The 8 grandchildren of Queen Elizabeth gathered in Westminster Hall to watch over the coffin of the sovereign, who passed away on 8 September, which they will culminate on 19 September with the state funeral.
The first to pay homage to the sovereign’s coffin were Queen Elizabeth‘s four children, King Charles III, princes Andrea and Edoardo, and Princess Anna.
Once again, the Queen Elizabeth’s second child broke a decade-long tradition, becoming the first woman to ever participate in a vigil.
The wake of the grandchildren – Prince William of Wales, brother Harry of Sussex, Zara and Peter Phillips (Anna’s children), Beatrice and Eugenia York (Andrea’s daughters), and the youngest, Lady Louise and James Windsor (children of Edoardo and Sophie Wessex) – was equally incredibly suggestive: the photos tell us about the moving homage paid to a grandmother who played an essential role in each of their lives.
The vigil of the princes is a solemn wake carried out by the sons of a sovereign, a tradition that began in 1936 with the death of King George V, grandfather of Queen Elizabeth II.
Queen Elizabeth’s Grandchildren at her funeral
The members of the royal family symbolically take the place of the royal guards to watch over the coffin: it is a relatively young ceremony that has been performed at this point only on four occasions, the first in 1936 precisely, the second on the occasion of the death of the Queen Mum and, finally, for Queen Elizabeth, both by her children and her eight grandchildren.
There was no shortage of controversies, especially regarding the vigil of the grandchildren: one of the strongest sparked the debate on who should wear the complete uniform, especially about those members ( Prince Harry and Prince Andrew of York ) who, for various reasons, they lost their military titles and ranks and therefore the right to wear the uniform. In the end, common sense prevailed.
King Charles permitted his brother (the only one who insisted on obtaining permission) and his son Harry to come to their respective vigils in uniform.
A last report on the watch revealed that the initials ER – Elizabeth Regina – did not appear on Harry’s uniform – a gesture experienced by Carlo’s son as a deliberate act of punishment that left him “heartbroken.”
With a beautiful message of farewell and condolence, even the sisters York, the princesses Beatrice and Eugenia, then chose to publish a post on Instagram for Queen Elizabeth, in which they said they were grateful and happy to have been so close to the sovereign, Unforgettable “matriarch, guide and shoulder.”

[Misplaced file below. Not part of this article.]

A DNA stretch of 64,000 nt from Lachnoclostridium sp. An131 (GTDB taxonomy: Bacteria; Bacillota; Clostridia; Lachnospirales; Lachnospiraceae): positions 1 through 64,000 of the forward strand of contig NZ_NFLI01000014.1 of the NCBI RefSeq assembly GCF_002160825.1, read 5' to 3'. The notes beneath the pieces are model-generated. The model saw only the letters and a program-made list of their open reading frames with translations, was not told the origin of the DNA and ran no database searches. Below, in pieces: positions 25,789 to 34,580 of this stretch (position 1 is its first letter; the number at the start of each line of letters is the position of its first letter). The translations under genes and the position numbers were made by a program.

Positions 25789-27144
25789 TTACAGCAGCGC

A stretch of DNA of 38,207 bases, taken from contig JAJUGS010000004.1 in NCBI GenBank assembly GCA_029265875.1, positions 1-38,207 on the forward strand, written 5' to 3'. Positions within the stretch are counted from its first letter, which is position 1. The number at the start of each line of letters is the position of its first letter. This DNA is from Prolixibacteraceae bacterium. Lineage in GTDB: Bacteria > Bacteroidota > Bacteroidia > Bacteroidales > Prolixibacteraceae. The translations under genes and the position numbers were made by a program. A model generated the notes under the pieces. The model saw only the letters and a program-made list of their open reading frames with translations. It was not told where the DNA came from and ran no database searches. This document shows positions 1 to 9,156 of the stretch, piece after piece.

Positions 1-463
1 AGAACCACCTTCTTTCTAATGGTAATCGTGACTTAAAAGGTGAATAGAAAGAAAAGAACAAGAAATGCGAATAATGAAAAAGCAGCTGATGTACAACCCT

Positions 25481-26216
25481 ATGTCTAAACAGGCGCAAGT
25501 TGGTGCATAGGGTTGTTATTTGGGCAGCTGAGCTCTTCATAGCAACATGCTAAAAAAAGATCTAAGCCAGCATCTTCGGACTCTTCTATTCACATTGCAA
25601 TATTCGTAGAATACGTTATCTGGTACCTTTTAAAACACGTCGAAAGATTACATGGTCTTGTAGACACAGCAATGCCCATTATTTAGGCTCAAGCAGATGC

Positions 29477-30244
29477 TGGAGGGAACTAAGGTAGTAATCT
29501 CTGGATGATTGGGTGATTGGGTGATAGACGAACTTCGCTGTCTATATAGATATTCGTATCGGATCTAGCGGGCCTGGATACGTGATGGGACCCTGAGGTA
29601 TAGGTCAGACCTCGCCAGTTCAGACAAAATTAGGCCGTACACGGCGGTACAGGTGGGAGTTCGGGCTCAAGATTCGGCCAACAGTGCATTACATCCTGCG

At this point, considering the chronology of the messages of condolence from family members on official channels, we can say that this followed the order of succession (there were, in fact, that of King Charles, of his son William, then that of Harry, of Princess Anne and, in conjunction with the wake, that of Princesses York), demonstrating that nothing, in these ten days of mourning, has been left to chance.
And that the long journey towards the farewell to the sovereign was a sort of great play, orchestrated, with a skillful hand, by hundreds of people who took care of every detail.
All the gestures, the ceremonies, the rituals we witnessed, even without general rehearsals (it was 2002, the year of Queen Mum’s death, when we did not see the Lying in State ceremony of a sovereign), are part of this vast and solemn fresco.
The coffin of Queen Elizabeth will be exhibited for a few more hours in Westminster Hall until 6:30 am of the funeral to welcome the hundreds of thousands of people lined up along the streets of London to greet the sovereign.
The wake of her eight grandchildren was the culmination of ten days full of emotions, moving images, and unique historical moments of which we will understand the extent only when everything is over and the Queen Elizabeth‘s body will finally be able to rest next to that of her beloved parents.
And her husband Philip of Edinburgh in St George’s Chapel in Windsor.